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Biden’s Approval Rating, G.O.P. Recasts Trump: This Week in the 2020 Race
Welcome to our weekly analysis of the state of the 2020 campaign.
The week in numbers
- An ABC News/Ipsos poll released at the beginning of the week found that Joe Biden’s favorability rating had risen by five percentage points, to 45 percent, in the wake of the Democratic National Convention.
- That was driven particularly by Democrats: 86 percent of partisans expressed a positive opinion of him, up seven points from Ipsos’ previous poll from the week before the Democratic convention.
- A Franklin and Marshall College poll of Pennsylvania, conducted during the week of the D.N.C., found Mr. Biden leading President Trump in the key swing state by seven points.
- Pennsylvania voters tended to say Mr. Biden was better suited to the job of president in various ways — though handling the economy was a notable exception. Forty-eight percent said Mr. Trump would be a better steward of the economy, compared with 44 percent who chose Mr. Biden.
Catch me up
Two weeks of back-to-back conventions are finally behind us, weeks during which the candidates tried to define themselves and their opponents. Mr. Biden, the Democratic nominee, pledged to heal a suffering nation by being an empathetic and decent man, while also managing to blow a hole in the Republican attack line that he was senile and could not string two sentences together.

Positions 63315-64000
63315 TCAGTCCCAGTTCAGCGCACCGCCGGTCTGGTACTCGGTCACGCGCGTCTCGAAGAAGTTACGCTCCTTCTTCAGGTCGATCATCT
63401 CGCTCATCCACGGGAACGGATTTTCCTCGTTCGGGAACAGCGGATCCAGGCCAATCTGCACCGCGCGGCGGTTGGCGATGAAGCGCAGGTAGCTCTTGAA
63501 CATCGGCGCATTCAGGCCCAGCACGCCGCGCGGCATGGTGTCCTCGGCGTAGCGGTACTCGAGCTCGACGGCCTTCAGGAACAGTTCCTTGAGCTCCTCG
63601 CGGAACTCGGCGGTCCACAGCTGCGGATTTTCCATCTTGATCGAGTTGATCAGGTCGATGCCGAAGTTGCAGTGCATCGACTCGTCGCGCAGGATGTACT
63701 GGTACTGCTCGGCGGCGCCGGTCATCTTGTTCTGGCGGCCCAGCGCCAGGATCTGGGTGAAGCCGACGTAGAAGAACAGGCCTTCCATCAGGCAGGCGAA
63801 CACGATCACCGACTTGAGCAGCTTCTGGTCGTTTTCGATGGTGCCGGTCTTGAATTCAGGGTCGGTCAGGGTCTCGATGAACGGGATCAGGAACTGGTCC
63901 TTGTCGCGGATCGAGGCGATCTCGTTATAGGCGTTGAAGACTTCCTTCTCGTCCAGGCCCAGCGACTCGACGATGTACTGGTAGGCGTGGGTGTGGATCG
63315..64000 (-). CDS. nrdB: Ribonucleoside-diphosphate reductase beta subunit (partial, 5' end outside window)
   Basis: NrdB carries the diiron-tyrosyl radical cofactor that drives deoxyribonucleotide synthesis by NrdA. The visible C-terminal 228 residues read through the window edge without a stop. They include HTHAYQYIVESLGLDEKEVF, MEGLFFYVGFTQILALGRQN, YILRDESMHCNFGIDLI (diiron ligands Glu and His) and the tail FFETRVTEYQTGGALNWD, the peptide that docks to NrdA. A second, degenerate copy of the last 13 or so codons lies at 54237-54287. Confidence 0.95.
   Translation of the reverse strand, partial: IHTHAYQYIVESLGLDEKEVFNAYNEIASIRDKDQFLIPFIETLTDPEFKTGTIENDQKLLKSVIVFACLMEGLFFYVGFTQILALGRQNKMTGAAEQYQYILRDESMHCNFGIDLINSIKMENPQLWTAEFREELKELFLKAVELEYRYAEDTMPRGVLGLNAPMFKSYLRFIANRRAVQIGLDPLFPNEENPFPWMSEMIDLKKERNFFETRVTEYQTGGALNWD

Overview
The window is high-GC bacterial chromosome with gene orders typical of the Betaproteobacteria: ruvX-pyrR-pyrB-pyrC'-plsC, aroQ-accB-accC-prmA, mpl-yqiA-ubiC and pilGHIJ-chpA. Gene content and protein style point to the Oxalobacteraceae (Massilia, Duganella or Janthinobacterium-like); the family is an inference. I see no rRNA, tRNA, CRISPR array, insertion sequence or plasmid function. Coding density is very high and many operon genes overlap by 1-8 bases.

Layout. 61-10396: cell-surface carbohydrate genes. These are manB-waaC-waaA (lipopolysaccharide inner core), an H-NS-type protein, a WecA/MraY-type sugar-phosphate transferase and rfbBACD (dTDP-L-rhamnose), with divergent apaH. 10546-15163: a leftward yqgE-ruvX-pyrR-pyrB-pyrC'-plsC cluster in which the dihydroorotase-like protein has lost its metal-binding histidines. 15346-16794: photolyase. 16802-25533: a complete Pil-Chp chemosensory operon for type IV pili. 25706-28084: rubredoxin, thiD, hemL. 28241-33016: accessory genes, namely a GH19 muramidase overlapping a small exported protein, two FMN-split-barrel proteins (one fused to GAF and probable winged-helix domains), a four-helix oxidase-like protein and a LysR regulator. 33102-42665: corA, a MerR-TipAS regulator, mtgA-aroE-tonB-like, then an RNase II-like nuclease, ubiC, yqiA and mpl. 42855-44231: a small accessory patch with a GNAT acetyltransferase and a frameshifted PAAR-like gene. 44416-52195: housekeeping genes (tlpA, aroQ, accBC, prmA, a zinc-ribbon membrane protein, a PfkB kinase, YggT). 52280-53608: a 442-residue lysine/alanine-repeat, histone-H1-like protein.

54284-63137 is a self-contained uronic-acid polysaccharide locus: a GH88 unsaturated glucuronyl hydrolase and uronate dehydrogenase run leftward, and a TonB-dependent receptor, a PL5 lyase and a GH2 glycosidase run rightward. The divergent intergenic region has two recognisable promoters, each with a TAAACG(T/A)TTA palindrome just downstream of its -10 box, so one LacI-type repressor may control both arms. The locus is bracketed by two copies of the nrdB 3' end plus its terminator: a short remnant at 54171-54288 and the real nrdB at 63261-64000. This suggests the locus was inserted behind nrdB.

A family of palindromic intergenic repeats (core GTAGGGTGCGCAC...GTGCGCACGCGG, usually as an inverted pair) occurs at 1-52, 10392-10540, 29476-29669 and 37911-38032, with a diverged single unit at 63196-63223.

President Trump, in a very long speech, did little to acknowledge the coronavirus pandemic, warning instead of what would become of the country’s economy and “greatness” if Mr. Biden were elected.
Now, the next big moments where voters will get the chance to compare and contrast the candidates will be in the debates, kicking off on Sept. 29.
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What the Republicans promised, and what they delivered
Republican officials involved in Mr. Trump’s convention planning promised to deliver a positive vision for the country, and a week’s worth of programming that would look like a “normal” convention to people watching from home, i.e. more live speeches, less reliance on videos, than the Democrats used.
- Give the gift they’ll open every day.
President Trump, during his convention speech, did little to acknowledge the coronavirus pandemic, warning instead of what would become of the country’s economy and “greatness” if Joe Biden were elected.
They did, and didn’t. The positive vision for the country was possible only insofar as they mostly ignored the reality of the pandemic that has so far killed 180,000 Americans. Many speakers, like the president’s top economic adviser, Larry Kudlow, referred to the virus in the past tense. And there was little acknowledgment from the marquee speakers of the distress that has swept the country in the wake of the police killings of George Floyd and Breonna Taylor and the more recent police shooting of Jacob Blake.
Several speakers told stories of hardship and pain and described Mr. Trump’s attempts to comfort or support them. But such remarks mixed with fear-mongering by others about what would happen if Mr. Biden were elected. “Joe Biden is not the savior of America’s soul — he is the destroyer of America’s jobs, and if given the chance, he will be the destroyer of American greatness,” Mr. Trump said. As for live speeches, almost the entire program was prerecorded inside the Mellon Auditorium, save for the headlining speeches each night that took place in front of live, mostly maskless audiences.
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